New numbers reveal that the collapse of the Episcopal Church dramatically accelerated in the last ten years. The denomination is literally falling apart, with attendance down 25% between 2000 and 2010.
For a link to the PDF file with the numbers, and for Rod Dreher’s comments on them, look here; but it’s important to note that the effect of these numbers on the life and the well being of local churches is even greater than the raw figures might suggest.
Many mainline Protestant congregations today are stuck with an infrastructure built in the 1950s and 1960s. There are buildings to maintain and salaries to pay. As congregations have dwindled and aged, it gets harder and harder to keep the place running. The congregation has less money for program, for outreach, for anything but survival, and the energy of the congregation turns inward. There is less going on that can attract new members, and each year more maintenance is deferred, more corners are cut, and the congregation gets a little smaller and a little greyer.
Ten years ago, roughly half of Episcopal parishes faced this kind of situation. Ten years of declining attendance on this scale means that many more parishes are now in survival mode. As the church’s resources decline, more and more of the energy and the funds of its members go to staving off collapse. Less and less is available for the wider world.
The numerical decline, bad as it is, matters less than the collapse in the moral authority of the church. The Episcopal Church has made many controversial pronouncements on social issues; at the latest General Convention the church declared that transgendered persons cannot automatically be barred from the priesthood. One can agree or disagree with some of these individual decisions, but what is striking over time is the decline in the moral weight of the church.
It used to matter what the Episcopal Church thought of this or that social issue. Other mainline Protestant churches and many social and political leaders followed its theological and political debates. Now, basically, no one outside the dwindling flock in the pews really cares what The Episcopal Church says about anything at all. General Convention can pass a million resolutions, and nothing anywhere will change. No one is even really angry anymore at anything the Episcopal hierarchy does; at most, there is a sigh and a quiet rolling of the eyes. Soon, there will not even be that.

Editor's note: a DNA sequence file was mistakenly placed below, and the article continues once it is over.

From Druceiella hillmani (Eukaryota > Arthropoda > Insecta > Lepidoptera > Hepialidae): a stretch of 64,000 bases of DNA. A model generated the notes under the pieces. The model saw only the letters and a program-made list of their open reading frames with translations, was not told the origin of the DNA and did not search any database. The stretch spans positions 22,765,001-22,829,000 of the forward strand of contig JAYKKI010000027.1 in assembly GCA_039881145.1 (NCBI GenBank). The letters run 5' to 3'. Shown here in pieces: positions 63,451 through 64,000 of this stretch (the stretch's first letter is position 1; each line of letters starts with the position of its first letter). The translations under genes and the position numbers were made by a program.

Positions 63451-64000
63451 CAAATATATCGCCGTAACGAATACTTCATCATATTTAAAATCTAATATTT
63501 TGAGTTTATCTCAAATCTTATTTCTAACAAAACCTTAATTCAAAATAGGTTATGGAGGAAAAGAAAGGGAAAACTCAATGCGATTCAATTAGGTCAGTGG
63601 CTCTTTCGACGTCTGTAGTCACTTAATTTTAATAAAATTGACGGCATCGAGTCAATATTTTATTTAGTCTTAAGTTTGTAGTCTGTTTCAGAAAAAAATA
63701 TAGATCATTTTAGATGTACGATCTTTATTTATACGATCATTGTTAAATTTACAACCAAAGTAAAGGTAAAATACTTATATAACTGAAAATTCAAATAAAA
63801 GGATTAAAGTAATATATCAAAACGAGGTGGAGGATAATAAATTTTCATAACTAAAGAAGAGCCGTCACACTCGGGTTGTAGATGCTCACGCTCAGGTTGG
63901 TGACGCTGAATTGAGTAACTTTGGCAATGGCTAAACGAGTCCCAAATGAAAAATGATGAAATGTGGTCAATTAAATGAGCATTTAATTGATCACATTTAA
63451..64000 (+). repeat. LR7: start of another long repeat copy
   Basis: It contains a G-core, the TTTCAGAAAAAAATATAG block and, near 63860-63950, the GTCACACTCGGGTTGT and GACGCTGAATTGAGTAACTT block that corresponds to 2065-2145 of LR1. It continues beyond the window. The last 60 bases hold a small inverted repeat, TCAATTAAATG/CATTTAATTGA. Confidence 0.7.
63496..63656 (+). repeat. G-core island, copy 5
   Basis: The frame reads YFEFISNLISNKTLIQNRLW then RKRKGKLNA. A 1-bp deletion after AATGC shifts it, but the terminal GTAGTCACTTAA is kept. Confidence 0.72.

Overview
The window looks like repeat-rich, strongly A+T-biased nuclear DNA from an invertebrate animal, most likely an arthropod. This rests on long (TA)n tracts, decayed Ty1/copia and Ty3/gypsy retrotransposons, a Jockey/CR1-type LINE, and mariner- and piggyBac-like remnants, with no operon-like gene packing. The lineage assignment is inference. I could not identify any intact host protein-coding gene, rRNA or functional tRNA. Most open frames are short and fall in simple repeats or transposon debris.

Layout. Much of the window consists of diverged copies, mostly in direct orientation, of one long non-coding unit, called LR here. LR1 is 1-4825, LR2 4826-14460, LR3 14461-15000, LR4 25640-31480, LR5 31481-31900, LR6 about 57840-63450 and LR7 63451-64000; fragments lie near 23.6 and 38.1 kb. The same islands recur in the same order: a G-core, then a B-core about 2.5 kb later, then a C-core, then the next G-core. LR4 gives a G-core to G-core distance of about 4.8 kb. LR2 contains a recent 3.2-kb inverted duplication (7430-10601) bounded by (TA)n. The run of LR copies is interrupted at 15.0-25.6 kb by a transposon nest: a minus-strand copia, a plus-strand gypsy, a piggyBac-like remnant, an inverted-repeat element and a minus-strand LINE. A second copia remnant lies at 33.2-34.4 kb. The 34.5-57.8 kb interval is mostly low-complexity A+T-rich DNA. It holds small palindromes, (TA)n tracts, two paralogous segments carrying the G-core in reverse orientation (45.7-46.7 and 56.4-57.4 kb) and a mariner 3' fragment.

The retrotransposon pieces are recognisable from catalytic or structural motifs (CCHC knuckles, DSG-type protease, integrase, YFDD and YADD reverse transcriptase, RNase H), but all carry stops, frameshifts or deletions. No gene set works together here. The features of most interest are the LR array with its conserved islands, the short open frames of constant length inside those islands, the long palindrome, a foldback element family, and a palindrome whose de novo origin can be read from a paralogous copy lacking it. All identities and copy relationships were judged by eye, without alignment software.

It’s an extraordinary decline in an institution that a generation ago was still one of the pillars of American life. At this point the disaster appears irretrievable; those running the church are determined to run it into the ground and it is hard to see how that can change.
For Anglicans, the theological and demographic collapse of their church is a bitter blow. The traditions of this church exert a powerful hold on those who were raised in it; those declining attendance figures bespeak a lot of sadness and despair. But The Episcopal Church has moved on, headed down what looks increasingly like the theological path of least resistance as it makes the transition from a church that once spoke to a nation to a sect in communion only with itself.
Let us wish The Episcopal Church well on its journey towards whatever hope its bureaucrats and functionaries see glimmering ahead of them in the deepening twilight. God moves in mysterious ways, and the failure of a church is not the failure of a faith. Christianity is all about hope in the face of death; America’s Anglicans are learning a lot about what that means. For this, perhaps, we need to learn to be thankful.